Bank Loan Documentation and Conditions

Bank Loan Documentation and Conditions


Banks have well established procedures for structuring, approving and documenting loans. When you open a bank account or seek a loan, the bank's standard terms and conditions will apply and set out the procedure for regular transactions. Always ask the bank for a copy of their full specific standard terms. You should ask for a copy for loans and other transactions. The bank will usually use standard documents. There is not much room to negotiate but you ought to ensure that you understand how the documents work. The bank's requirements may appear onerous but they are at least reasonably predictable.

Bank Loan Documentation and Conditions

When you are offered an overdraft or loan, the bank will present you with a facility letter (in the case of an overdraft) or loan agreement containing the terms on which the facility or loan will be advanced. The bank will usually demand in order to secure repayment, a charge on your company's assets to secure repayment as a precaution against your defaulting. This will give the bank the right to appoint a receiver to take control of the business and its assets, to sell the assets and use the proceeds to repay the borrowings.

The bank will usually impose certain financial conditions, undertakings and warranties.

Conditions:

These include the requirement that your business must maintain certain financial ratios, e.g. borrowings to trade debtors; receivables to liabilities and indebtedness to shareholders funds; current assets to current liabilities; and current assets to borrowing. In addition there may be a condition that shareholders' equity be maintained at a particular level and that the value of the assets upon which the bank has security be maintained within a specified margin of borrowings. There are many such formulae and you may need professional advice to understand how they apply to your business.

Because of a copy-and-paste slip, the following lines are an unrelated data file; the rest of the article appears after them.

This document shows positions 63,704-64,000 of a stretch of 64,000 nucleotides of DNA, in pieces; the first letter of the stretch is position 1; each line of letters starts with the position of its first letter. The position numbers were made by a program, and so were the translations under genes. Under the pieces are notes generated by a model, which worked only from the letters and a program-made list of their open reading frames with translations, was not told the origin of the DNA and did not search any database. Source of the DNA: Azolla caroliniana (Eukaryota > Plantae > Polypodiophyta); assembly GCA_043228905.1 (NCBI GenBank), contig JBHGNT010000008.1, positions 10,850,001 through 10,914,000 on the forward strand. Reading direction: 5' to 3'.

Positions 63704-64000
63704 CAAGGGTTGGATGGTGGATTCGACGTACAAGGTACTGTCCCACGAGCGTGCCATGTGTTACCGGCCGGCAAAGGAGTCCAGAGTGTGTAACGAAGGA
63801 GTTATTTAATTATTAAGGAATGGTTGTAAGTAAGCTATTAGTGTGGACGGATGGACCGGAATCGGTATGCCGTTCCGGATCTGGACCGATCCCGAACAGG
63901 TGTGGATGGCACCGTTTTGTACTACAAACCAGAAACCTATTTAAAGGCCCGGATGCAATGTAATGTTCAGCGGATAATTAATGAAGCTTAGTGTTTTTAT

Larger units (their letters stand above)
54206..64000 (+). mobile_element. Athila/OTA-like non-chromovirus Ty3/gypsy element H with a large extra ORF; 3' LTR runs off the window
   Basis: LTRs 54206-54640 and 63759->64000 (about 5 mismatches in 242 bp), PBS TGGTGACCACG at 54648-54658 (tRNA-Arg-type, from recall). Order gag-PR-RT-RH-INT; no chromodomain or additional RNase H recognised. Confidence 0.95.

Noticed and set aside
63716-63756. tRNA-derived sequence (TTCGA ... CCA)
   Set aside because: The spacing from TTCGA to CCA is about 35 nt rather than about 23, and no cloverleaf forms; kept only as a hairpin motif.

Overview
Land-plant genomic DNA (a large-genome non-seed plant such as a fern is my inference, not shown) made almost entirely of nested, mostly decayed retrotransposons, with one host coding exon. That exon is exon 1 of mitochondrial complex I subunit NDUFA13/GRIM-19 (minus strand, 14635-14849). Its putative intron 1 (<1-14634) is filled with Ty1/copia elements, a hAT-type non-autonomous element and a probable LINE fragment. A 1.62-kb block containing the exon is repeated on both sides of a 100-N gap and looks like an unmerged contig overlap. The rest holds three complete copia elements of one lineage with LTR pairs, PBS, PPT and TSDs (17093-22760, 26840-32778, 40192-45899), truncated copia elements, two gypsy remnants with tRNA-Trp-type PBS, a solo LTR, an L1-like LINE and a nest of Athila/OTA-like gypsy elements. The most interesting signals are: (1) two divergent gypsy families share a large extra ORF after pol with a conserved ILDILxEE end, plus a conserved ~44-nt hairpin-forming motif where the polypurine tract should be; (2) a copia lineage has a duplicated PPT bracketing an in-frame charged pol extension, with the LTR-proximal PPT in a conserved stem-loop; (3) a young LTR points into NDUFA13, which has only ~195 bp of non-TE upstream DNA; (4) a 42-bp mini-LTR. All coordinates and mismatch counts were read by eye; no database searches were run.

Undertakings:

These are usually designed to prevent your company doing or omitting to do things which might jeopardise the bank's security, for example, failing to maintain insurance or disposing of material assets without their consent.

Warranties:

May also be required but these are commonly not particularly onerous. For example, to confirm that corporate administration at the Companies Registry is properly maintained. If you fail to observe conditions, undertakings or warranties, the bank can call for early repayment of the loan.

Guarantees:

The bank may well also require directors or the parent company of the borrower company to provide personal guarantees. You may appear to have little opportunity to negotiate terms. However, taking early legal/financial advice as to the significance of the conditions imposed can save problems at a later stage. You will be expected to pay the lender's legal and administrative fees on the transaction as well as your own.

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